On January 24, 1797, Morris was married to Anne Walton (1773–1858).[11] Together, they were the parents of:[12]

  • Lewis Morris (1797–1798), who died young.[13]
  • Gerard Walton Morris (1799–1865), who married Martha Pine in 1827.[12]
  • Richard Valentin Morris, Jr. (1803–1843), who died unmarried.[12]
  • Henry Morris (1805–1854), who married Mary Natalie Spencer (1810–1886), daughter of John Canfield Spencer, in 1831.[12][11]

Morris died in May 1815 in New York City.[12]

ReferencesEdit

Notes
  1. ^ "Morris, Richard Valentine". www.encyclopedia.com. Encyclopedia.com. Retrieved 15 August 2017. 
  2. ^ "Biography of Mary Walton Morris - Colonial Hall". colonialhall.com. Retrieved August 15, 2017. 
  3. ^ a b Reynolds, Cuyler; Cutter, William Richard (1914). Genealogical and Family History of Southern New York and the Hudson River Valley: A Record of the Achievements of Her People in the Making of a Commonwealth and the Building of a Nation | Vol. III. New York: Lewis Historical Publishing Company. Retrieved 15 August 2017. 
  4. ^ a b Tucker, Spencer C. (2014). The Encyclopedia of the Wars of the Early American Republic, 1783–1812: A Political, Social, and Military History [3 volumes]: A Political, Social, and Military History. ABC-CLIO. pp. 432–433. ISBN 9781598841572. Retrieved 15 August 2017.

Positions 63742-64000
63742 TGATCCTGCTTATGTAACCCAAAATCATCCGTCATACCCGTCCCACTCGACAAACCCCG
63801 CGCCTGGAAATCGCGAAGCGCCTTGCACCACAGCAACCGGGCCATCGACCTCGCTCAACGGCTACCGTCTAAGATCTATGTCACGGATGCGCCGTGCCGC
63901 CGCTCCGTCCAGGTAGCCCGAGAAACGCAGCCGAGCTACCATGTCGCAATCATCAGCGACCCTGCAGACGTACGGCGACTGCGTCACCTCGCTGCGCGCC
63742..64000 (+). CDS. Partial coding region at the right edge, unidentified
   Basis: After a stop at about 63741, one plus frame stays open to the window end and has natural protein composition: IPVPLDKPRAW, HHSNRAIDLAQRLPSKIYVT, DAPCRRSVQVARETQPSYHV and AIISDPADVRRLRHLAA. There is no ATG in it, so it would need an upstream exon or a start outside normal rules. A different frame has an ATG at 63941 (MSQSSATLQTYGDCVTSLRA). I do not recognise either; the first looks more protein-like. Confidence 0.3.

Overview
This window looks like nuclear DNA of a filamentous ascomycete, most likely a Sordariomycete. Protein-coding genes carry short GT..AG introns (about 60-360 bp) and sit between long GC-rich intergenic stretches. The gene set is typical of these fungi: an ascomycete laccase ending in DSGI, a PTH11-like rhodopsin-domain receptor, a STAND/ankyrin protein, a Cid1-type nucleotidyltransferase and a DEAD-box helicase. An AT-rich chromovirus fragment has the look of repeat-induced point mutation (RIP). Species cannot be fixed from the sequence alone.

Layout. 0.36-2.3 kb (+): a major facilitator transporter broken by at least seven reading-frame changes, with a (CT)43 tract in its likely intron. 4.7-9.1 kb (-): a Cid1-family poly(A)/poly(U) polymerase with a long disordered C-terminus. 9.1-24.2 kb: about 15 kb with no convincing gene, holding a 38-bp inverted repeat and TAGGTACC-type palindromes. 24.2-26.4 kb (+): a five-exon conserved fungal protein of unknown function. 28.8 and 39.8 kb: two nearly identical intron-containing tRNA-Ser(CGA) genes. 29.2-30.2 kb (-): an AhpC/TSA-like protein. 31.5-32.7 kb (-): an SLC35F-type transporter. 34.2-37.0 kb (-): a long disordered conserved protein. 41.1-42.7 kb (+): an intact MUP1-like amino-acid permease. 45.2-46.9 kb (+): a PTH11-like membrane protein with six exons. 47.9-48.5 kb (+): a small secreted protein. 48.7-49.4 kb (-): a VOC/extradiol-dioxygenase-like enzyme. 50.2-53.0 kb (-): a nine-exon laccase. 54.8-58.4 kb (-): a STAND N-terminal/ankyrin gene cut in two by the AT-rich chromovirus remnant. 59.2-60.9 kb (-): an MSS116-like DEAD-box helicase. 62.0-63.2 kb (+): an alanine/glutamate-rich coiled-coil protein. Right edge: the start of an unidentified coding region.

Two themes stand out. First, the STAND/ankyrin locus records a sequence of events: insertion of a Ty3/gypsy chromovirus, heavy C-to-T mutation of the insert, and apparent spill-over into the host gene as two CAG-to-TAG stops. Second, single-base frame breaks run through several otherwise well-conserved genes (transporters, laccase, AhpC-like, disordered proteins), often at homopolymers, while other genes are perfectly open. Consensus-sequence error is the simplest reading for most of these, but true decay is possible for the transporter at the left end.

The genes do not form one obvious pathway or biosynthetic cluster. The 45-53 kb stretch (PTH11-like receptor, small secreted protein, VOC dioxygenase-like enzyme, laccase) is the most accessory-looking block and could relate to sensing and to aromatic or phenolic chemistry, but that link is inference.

5. ^ Kilmeade, Brian; Yaeger, Don (2015). Thomas Jefferson and the Tripoli Pirates: The Forgotten War That Changed American History. Penguin. ISBN 9780698197411. Retrieved 15 August 2017. 
  6. ^ a b The Pictorial Field-book of the War of 1812: Or, Illustrations, by Pen and Pencil, of the History, Biography, Scenery, Relics, and Traditions of the Last War for American Independence. Harper & Brothers. 1869. p. 119. 
  7. ^ David Smethurst (2006). Tripoli: The United States' First War on Terror. Random House Publishing Group. p. 180. ISBN 978-0-89141-859-7. 
  8. ^ Morris, Richard Valentine (1787). A Narrative of the Official Conduct of Valentine Morris: Late Captain .. Retrieved 15 August 2017. 
  9. ^ Morris, Richard Valentine (1804). A Defence of the Conduct of Commodore Morris During His Command in the Mediterranean: With Strictures on The Report of the Court of Enquiry Held at Washington. New-York: I. Riley and Company. Retrieved 15 August 2017. 
  10. ^ Hough, Franklin (1858). The New York Civil List: Containing the names and origin of the civil divisions, and the names and dates of election or appointment of the principal state and county officers from the Revolution to the present time. Weed, Parsons and Co. Retrieved 15 August 2017. 
  11. ^ a b Robison, Jeannie Floyd Jones; Bartlett, Henrietta Collins (1917). Genealogical Records: Manuscript Entries of Births, Deaths and Marriages Taken from Family Bibles, 1581-1917. Colonial Dames of the State of New York. Retrieved 15 August 2017. 
  12. ^ a b c d e Bergen, Tunis Garret (1915). Genealogies of the State of New York: A Record of the Achievements of Her People in the Making of a Commonwealth and the Founding of a Nation. Lewis Historical Publishing Company. p. 1144. Retrieved 15 August 2017. 
  13. ^ The American Historical Magazine. Publishing Society of New York. 1906. pp. 321–328. Retrieved 15 August 2017. 
Sources